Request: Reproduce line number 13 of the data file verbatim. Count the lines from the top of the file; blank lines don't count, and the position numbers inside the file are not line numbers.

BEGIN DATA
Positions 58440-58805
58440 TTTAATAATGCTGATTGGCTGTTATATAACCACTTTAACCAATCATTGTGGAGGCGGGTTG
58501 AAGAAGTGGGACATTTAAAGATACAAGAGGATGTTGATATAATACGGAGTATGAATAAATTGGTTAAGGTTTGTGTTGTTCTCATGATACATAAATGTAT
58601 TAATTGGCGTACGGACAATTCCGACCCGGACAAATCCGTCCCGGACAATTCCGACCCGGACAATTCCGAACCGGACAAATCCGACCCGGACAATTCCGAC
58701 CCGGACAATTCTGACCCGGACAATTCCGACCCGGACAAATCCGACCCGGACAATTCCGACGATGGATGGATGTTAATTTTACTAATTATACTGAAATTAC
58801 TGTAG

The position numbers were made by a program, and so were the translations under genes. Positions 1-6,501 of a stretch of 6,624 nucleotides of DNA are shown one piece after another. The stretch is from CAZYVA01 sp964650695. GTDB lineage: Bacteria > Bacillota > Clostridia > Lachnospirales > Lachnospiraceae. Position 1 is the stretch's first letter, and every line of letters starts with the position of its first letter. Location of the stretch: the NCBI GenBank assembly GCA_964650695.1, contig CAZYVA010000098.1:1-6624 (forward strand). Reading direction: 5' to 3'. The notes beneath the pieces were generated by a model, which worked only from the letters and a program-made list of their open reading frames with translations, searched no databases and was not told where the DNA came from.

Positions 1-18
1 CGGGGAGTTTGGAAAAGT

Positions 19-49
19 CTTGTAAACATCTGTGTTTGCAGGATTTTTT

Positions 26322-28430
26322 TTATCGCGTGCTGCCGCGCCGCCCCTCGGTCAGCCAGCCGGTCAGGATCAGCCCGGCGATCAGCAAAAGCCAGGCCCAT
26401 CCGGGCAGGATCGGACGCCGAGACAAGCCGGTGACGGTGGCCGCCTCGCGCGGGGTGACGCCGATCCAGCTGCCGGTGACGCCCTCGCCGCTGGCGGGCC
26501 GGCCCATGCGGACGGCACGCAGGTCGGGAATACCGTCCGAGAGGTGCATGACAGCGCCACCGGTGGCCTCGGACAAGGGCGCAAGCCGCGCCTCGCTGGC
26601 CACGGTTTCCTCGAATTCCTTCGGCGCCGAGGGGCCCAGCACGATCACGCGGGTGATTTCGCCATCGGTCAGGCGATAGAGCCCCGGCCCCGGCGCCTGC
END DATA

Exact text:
26322 TTATCGCGTGCTGCCGCGCCGCCCCTCGGTCAGCCAGCCGGTCAGGATCAGCCCGGCGATCAGCAAAAGCCAGGCCCAT